Art and Culture
The Urban Phenomenon As A Container of Collective Single Mindedness | M N Ashish Ganju
LA 48
The Kumbh Mela has long been the largest religious celebration on earth and the biggest public gathering in the world. It is an epic event that has been presented through various lenses in this book that has attempted to capture the dynamics of management, construction and deconstruction of this temporary city after two years of research. The Mela has been called ‘a masterpiece of urban organisation and governance’ whose sole purpose and reason of existence is faith.
Kumbh Mela: Mapping the Ephemeral Megacity | Harvard University, South Asia Institue (SAI)
Edited by Rahul Mehrotra and Felipe Vera
Published: Niyogi Books, New Delhi 2015


"KUMBH MELA mapping the Ephemeral MEGAC¬ITY" edited by Rahul Mehrotra and Felipe Vera, a production of Harvard University South Asia Institute, is a book of 450 pages as published by Niyogi Books in 2015 from New Delhi. The book is a triumph of data presentation and a vis¬ual delight. It records, analyses, and draws lessons from the 2013 Kumbh mela at Prayag, Allahabad, billed as "the largest religious celebra¬tion on earth and the biggest public gathering in the world". It contains texts by Diana Eck, Tarun Khanna, Jenifer Leaning, and John Macomber, with photographs by Dinesh Mehta supported by Dipti Mehta.

The research for the book was under¬taken as a project over a period of over two years, by the Harvard University South Asia Institute (SAI), with the participation of Harvard University’s Graduate School of Design, School of public Health, Global Health Institute, FXB Center for Health and Human Rights, Faculty of Arts & Sciences, Divinity School, and the Business School. The outcome of this complex web of disciplines working together justifies all expectations one may have of the ideal of multi-disciplinary research. The experience and the spectacle of this epic event is presented through multiple lenses of philosophic and ethical understanding, urban planning and infrastructure provision on a mega scale, health and safety considerations, population dynamics, construction and deconstruction of the temporary city, and the govern¬ance and business model devised to manage this unprecedented gather¬ing of human and material resources. Translated into statistical data the numbers are truly astounding – five million pilgrims resident for fifty five days in a land area of twenty square kilometres, with an estimated total of one hundred and twenty million pil¬grims visiting on the six main bathing dates. To service this epic gathering by temporary means, 156 kilometres of roads are laid, 550 kilometres of pipelines for water laid, 770 km of electricity lines laid, 38 hospitals (al¬lopathic, homeopathic and ayurvedic) are established, 750 railway trains are specially operated through 7 railways stations. The security apparatus for this main moth gathering is provided by the temporary establishment of 30 police stations manned by 12,500 personal, supported by 85 CCTV cameras, and by 30 five stations set up for the mela.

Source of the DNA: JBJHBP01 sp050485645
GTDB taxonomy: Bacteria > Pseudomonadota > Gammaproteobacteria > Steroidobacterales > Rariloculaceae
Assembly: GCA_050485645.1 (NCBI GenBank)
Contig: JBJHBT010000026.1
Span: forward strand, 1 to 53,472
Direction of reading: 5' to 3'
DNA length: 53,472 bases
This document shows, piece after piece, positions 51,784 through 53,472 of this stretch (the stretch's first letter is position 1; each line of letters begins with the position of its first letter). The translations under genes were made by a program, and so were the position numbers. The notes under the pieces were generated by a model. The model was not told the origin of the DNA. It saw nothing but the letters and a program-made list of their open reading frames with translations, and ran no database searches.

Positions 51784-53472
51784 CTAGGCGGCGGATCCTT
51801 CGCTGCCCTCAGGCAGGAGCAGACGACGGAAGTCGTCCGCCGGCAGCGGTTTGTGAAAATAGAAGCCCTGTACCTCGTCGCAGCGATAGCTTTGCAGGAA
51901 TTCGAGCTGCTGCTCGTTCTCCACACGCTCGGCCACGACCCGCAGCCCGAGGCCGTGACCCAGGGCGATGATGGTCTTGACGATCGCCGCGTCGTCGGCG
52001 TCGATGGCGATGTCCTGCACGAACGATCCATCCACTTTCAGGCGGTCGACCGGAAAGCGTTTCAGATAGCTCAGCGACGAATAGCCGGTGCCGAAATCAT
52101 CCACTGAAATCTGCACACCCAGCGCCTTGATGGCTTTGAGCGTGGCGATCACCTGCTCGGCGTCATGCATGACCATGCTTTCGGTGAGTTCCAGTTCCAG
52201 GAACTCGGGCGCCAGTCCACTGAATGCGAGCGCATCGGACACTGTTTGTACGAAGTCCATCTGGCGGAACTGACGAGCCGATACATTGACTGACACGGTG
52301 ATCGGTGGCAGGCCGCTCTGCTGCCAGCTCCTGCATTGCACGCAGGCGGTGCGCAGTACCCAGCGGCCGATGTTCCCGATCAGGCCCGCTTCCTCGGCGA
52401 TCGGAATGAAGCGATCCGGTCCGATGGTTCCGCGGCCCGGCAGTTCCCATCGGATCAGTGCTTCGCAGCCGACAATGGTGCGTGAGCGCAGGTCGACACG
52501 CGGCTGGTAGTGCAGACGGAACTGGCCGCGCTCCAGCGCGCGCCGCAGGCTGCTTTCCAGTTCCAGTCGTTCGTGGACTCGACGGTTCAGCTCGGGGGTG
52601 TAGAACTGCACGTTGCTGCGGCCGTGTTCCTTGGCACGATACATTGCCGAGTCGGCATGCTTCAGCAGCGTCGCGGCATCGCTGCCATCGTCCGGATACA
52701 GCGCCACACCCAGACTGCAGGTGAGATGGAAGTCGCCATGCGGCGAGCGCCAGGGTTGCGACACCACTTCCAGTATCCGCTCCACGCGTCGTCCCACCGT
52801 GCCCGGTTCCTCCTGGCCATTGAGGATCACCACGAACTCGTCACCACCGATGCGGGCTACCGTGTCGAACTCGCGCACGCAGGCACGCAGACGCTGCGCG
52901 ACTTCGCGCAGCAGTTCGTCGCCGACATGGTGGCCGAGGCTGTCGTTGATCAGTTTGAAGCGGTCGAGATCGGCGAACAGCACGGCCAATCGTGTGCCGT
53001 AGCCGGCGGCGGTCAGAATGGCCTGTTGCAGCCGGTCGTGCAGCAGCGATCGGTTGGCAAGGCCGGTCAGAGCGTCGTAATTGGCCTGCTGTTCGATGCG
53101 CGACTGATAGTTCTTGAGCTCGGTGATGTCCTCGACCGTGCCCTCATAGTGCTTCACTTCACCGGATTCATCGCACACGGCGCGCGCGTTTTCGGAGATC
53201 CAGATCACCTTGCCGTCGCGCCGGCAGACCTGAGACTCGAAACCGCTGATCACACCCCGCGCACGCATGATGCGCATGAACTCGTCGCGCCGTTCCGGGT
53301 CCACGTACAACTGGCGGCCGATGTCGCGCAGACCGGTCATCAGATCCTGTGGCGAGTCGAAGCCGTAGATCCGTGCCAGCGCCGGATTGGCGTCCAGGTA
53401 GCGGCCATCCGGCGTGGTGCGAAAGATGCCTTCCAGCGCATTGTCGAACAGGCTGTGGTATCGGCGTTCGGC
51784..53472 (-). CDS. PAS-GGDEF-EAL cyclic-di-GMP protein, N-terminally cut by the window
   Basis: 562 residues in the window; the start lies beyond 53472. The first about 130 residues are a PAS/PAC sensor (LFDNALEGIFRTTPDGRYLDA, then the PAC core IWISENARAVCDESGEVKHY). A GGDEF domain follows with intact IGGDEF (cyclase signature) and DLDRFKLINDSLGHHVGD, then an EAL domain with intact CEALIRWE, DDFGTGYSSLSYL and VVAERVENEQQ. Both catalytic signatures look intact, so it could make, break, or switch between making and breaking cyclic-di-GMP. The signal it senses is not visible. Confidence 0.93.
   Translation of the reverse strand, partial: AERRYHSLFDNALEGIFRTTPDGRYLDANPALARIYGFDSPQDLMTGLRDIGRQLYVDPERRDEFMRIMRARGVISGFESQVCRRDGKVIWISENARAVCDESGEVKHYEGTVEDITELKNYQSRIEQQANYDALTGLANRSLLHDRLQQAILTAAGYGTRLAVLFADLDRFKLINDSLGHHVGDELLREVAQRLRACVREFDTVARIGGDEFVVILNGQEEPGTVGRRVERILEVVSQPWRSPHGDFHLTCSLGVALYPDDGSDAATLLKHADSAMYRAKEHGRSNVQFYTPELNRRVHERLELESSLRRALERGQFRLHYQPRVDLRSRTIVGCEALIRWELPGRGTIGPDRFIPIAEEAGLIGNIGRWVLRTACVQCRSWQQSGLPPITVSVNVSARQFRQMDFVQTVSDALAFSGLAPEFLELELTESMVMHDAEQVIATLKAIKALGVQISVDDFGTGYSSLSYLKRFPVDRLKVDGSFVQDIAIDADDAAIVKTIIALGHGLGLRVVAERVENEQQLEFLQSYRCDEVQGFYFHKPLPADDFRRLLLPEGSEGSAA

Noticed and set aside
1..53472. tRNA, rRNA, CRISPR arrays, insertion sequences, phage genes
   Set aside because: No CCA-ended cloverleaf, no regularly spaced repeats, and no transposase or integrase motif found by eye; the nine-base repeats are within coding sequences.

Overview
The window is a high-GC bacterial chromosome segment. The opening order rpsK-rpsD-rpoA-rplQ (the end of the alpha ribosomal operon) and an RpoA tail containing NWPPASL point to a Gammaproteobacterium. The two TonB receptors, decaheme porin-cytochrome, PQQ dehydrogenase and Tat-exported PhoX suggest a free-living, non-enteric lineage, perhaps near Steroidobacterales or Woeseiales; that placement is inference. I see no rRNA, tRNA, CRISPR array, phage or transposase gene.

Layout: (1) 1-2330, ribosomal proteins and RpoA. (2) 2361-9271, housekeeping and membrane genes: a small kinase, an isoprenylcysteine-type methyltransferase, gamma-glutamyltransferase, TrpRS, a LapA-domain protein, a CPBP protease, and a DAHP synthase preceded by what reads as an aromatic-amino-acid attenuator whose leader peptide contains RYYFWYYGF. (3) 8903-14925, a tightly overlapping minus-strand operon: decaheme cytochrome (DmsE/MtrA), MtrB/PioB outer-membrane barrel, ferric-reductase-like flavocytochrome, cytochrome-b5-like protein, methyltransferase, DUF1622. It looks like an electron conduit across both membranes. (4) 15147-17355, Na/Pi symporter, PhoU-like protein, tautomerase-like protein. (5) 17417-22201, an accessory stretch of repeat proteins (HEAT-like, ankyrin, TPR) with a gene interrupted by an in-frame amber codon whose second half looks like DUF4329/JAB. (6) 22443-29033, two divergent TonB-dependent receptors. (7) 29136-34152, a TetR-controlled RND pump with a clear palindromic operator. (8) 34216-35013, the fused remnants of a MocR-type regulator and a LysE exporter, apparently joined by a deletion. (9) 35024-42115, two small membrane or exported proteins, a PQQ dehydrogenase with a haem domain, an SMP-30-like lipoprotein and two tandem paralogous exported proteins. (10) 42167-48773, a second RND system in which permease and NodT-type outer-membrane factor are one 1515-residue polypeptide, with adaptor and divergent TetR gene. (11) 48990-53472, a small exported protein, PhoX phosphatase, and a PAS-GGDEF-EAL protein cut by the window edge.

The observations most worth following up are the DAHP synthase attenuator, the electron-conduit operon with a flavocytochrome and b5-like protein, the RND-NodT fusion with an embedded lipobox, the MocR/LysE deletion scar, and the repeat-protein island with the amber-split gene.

ISSUE NO: 48
interview

Historic Conservation:
Value, Authenticity and Integrity in the Setting

In conversation with Rabindra J Vasavada


Re-visioning Heritage
In conversation with SubirHari Singh,

Indian Heritage Cities Network Foundation


Nature as the Guiding Light
In conversation with Vladimir Djurovic, VDLA

landscape design Interpreting and Restoring an Eighteenth century Rajput Garden:
ChokhelaoBagh, Mehrangarh Fort, Jodhpur
PriyaleenSingh

Working in Paradise with the Master
Ratish Nanda


In search of Khair-un-Nissa's Garden
FICUS

Old World Charm: Chomugarh Palace Hotel, Jaipur
Design Accord

discussion
On Conservation, Historic Gardens and Challenges in Conservation Practice

In conversation with Priyaleen Singh


reflections
Looking Behind Closed Doors: Re-visiting the Landscape Architects Retreat

Sriganesh Rajendran

Vernacular Idioms: Landscape Musings
PrachiWakaley

archives
Urban Designers, Historic Cities: The Decline of Traditional Sensibilities

Samuel Noe


Shahjahanabad: A case of terminal cancer?
Patwant Singh in conversation with Samuel Noe

documentation Documenting Heritage Design Route seeing the unseen
Symbolism in Indian Landscape Thought

Geeta Wahi Dua

book review
"Mansions in the Dusk": The Great Houses of Calcutta

Review by Snehanshu Mukherjee

The Urban Phenomenon as a Container (kumbh) of Collective Single Mindedness: KumbhMela Review by M N Ashish Ganju

Delight of Colonial Gardens: Flora's Empire
Review by Ayla Khan

know your plants
Averrhoacarambola Amrakh


Green Circus







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